French President Emmanuel Macron is addressing the European Parliament about his plans for reforms of the EU. But it remains to be seen whether it can convince the French and other Europeans of its pro-European ideas.
The Sorbonne University in Paris is a place with symbolic power. It was often the main stage for France's student movements, for instance that of 1968. French President Emmanuel Macron hopes it will be a launching pad as well. It was here that he delivered a speech proposing wide-reaching reforms for Europe last year.
It's a Saturday afternoon, in early April. Some 50 people are gathered on a square in front of the university to see those proposals become a reality. They are there to start the so-called "March for Europe." The action is designed to let people know what Europe can do for them. And, of course, it is also supposed to help the governing La Republique En Marche (LREM) party win European elections in May 2019. Still, the march to Brussels will be anything but easy.
Gilles Le Gendres' eyes are gleaming with enthusiasm. He is the LREM representative from Paris' 5th arrondissement and he is a staunch European. "Everyone said we were crazy when we launched the En Marche movement two years ago," he tells DW.
"We were the only party that saw Europe as an opportunity. It was if we were the tiny Gallic village in which [comic figures] Asterix and Obelix were putting up resistance. But we won that crazy bet and presidency along with it!"
The real fight, however, is just getting started. "We are at a critical fork in the road: We can only make our dream of a better, reformed Europe a reality if we can get the French and many more of Europe's 450 million citizens to join us."
First France, then Europe
The party plans to do that by first asking French citizens what they think is good about Europe and what they think is bad. The small group here in the chic 5th arrondissement is just one of 1,000 across the country that are going door to door in order to have voters fill out a small questionnaire via smartphone app. "What isn't working in Europe?" and "Does Europe influence your everyday life?" are just two of the questions respondents are being asked to answer.
The march is scheduled to last for five weeks. The party will also be organizing informations events. The initiative is to be expanded to include discussions across the rest of Europe from May to October. "All 27 member states have promised to participate – even Euroskeptic Hungary," says Le Gendre.
Macron sent in high-level representatives to kick off the campaign: 10 of his ministers are appearing at different events across the country today. Marlene Schiappa has joined our group — she is the state secretary for gender equality. "It is important to hear what moves people and to include their wishes when it comes to reforms — only then will they be able to identify with Europe," she tells DW in an interview.
Schiappa is convinced that the dream of a better Europe is within reach. Though she declines to answer the question of whether German Chancellor Angela Merkel will block European reforms. "First we are going to ask the French what they think," she says.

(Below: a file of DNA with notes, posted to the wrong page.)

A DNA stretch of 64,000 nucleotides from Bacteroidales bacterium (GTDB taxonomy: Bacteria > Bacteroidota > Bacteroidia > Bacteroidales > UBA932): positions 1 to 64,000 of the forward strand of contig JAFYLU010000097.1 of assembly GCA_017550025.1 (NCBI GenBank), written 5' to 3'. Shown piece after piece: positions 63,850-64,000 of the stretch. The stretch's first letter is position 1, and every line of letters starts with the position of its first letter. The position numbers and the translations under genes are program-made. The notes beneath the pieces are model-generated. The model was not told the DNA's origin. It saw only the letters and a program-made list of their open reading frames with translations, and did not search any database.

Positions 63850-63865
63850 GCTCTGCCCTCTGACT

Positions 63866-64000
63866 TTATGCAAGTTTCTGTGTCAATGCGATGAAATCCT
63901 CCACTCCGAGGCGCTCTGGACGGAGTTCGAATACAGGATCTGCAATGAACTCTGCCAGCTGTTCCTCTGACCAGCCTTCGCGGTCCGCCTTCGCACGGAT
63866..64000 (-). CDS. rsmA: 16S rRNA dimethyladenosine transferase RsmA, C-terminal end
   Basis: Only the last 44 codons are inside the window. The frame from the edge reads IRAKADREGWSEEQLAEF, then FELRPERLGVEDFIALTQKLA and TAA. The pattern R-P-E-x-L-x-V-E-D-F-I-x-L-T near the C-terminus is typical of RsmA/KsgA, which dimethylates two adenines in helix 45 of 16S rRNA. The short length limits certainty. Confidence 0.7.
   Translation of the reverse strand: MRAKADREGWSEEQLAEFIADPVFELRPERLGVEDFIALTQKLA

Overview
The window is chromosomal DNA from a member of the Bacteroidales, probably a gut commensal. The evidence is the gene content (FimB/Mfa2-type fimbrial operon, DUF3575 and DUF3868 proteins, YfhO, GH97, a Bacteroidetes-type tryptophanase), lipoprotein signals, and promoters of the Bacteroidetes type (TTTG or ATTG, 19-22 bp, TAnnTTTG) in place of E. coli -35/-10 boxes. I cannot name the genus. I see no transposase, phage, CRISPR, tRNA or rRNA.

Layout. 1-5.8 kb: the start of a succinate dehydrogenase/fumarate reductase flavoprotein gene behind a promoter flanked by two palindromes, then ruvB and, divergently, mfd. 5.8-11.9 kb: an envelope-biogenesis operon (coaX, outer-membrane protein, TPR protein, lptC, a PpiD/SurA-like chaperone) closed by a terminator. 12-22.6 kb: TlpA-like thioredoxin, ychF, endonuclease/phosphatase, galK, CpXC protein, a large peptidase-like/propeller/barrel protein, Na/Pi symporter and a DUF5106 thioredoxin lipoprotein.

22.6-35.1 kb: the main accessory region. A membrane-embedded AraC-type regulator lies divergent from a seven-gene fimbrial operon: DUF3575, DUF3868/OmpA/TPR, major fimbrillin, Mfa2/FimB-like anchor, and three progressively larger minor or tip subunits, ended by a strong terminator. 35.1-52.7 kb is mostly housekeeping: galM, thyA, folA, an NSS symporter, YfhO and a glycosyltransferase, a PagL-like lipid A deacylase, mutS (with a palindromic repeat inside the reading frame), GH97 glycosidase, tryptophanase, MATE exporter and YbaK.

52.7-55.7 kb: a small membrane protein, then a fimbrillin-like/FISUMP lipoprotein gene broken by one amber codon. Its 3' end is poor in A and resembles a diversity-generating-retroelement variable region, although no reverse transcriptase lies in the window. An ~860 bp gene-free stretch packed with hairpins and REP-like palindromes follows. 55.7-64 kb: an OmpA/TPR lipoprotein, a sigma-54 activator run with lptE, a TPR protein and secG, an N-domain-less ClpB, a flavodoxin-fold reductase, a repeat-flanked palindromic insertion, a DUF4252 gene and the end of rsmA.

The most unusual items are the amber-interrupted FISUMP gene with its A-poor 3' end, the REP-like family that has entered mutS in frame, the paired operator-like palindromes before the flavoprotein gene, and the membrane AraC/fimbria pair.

Put an end to Europe bashing
"Of course, Macron will not achieve everything he put forth in his Sorbonne speech," says Nicolas Tenzer, who heads the political think tank CERAP. Among the initiatives the president proposed during that speech was the idea of a eurozone budget with its own finance minister and administration. Tenzer says, "Still, we will certainly be able to find a good compromise, like a mini-eurozone administration for instance."
The march is important in order to achieve such goals. "If we can convey the positive values of Europe, then Europeans will be more enthusiastic about the project. Then we can combat rightwing populism. And we can finally put an end to all of this Europe bashing."
We meet 34-year-old Pierre-Antoine Colombani in a hallway. He is an asset manager and is more than happy to answer State Secretary Schiappa's questions. She has been at the march for more than an hour and a half — and has been in government for an eternity. Colombani is clearly pro-European: "We need it to represent our interests, for instance when it comes to trade with China," he says. Nevertheless, he doesn't think the march alone will be enough to convince people: "We need a much broader information campaign to really get something done."
Enthusiasm for Macron on the wane
Remi Bourgeot, economist and Europe expert at the Paris think tank IRIS, is skeptical, too. He says the French live in a parallel universe. "People have this fantasy that France and Germany want the same thing when it comes to Europe. Yet, it is crystal clear that Merkel will never vote for most of the reform proposals," he says.
That reality is something that has also come to be accepted by international experts as well. "After Macron's election, many people really believed in him. I was the only one to exclaim that European reforms had little chance of passing when I participated in panel discussions. Meanwhile, even the normally optimistic Italians have lost faith in the concept of major reforms."
But the group of Europe fans at the Sorbonne wants nothing of such pessimism. "Of course, many of the people we talked to today were very critical," says one participant. "But by listening to them, we show that we are taking their concerns seriously. I really think that we will be able to convince them in the long run."